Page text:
Major crime investigations demand you get it right
Much of what I know about managing initiatives I learned while a detective in New Zealand Police. If you don’t learn on the fly here you don’t survive.
Investigating major crimes, such as a homicide or drug operation, is both fascinating and a brilliant learning opportunity. Investigations need structure, especially in the early hours, to ensure the right people are mobilized, everyone is focused on the right outcome, and the team can pivot as things change. Investigations are the ultimate in agile management as the structure built around them must support the need to respond to the exigencies of the case and emerging information while maintaining sufficient process to prove the case, at various stages, including when interviewing witnesses and suspects and ultimately taking the case through court without breaking the chain of evidence.
Investigating major crimes, such as a homicide or drug operation, is both fascinating and a brilliant learning opportunity.
Some of the best ‘project managers’ I worked alongside were highly trained police officers with pragmatism written all over them. They knew how to plan and then get on and do what they said they would. They’d document their work because they knew others would rely on what they’d discovered. They only met when they needed to. Major crime teams would often have two daily briefings – often stand-ups – one to update and guide investigators at the start of the day, and one to bring everything together at the end of the day, however long that day turned out to be. All of this, and other mechanisms, built extraordinarily strong teams, committed to the right result and to each other. No-one cared about status or ‘air-time’. They wanted to do the best job they possibly could.
Later in my police career I found myself negotiating with one of the world’s largest IT multinationals over perceived mega-project contract inequities. Backing me up, I had a ‘project’ team largely comprised of experienced, talented police officers who had been handpicked and then seconded into a major IT initiative. In an unguarded moment the lead consortium negotiator said that in all his years of project delivery to customers all over the world he’d never seen a team as strong, united, professional and capable as ours, and he wished he could take them – the entire team – into their business to strengthen their project delivery capability.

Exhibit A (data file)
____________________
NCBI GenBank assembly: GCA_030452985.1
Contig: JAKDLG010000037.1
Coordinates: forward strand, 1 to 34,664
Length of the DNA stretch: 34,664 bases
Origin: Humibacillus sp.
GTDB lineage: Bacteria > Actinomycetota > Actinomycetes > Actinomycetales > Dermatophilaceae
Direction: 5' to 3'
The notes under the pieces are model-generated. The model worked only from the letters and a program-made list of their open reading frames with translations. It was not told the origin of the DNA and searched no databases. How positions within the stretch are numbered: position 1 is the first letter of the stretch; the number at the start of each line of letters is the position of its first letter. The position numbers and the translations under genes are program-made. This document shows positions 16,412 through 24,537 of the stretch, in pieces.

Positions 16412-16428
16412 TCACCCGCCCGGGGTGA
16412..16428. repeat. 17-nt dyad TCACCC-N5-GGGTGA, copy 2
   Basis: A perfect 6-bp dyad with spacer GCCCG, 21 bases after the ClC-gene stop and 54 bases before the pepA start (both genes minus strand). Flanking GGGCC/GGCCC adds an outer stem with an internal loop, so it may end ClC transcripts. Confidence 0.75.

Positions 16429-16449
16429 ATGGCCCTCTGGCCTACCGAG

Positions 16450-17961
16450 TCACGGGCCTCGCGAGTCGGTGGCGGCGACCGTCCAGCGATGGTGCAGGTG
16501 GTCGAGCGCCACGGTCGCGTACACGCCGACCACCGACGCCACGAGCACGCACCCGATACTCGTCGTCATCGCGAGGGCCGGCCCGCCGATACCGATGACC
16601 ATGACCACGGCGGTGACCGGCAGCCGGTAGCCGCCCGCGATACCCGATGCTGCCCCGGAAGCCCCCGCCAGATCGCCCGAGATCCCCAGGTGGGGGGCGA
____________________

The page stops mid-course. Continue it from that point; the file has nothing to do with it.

I told him that the police team was simply doing what they’d been trained to do. This included making sure we had the evidence to support whatever position we took. And if we struck an issue or could see one on the horizon we made sure we’d looked at options to fix and had settled on a preferred way out. We knew that planning was critical and we knew that plans had to be adaptable to accommodate change. We knew that process and structure had to be just-enough to support the completion of work, and do so in collaborative ways but not so much that it dragged the team down. And the best of the best were marvelous storytellers, not shy of embellishing a tale to provoke reactions and bring people in.
This included making sure we had the evidence to support whatever position we took.
I also explained that our guys had taken the time to understand the needs of the consortium team, and respect the skills and commitment they brought into the project. This meant that while we were resolute in our position we weren’t bloody-minded and could always find ways to sort out difficult issues. Ultimately all of these factors combined to deliver a fair contract variation result for both NZ Police and the consortium.
The lessons I learned from this mega-project were extensive, and ultimately set me on the path I’m now on. Even more profound were the lessons I learned in the very first steps of my career. I still remember the best piece of career advice I received which was ‘keep your mouth shut for a year and what you learn by watching others will be priceless.’ And that advice was so right. Pick the best practitioners, those that get things done with little fuss, watch them, and learn.
‘keep your mouth shut for a year and what you learn by watching others will be priceless.’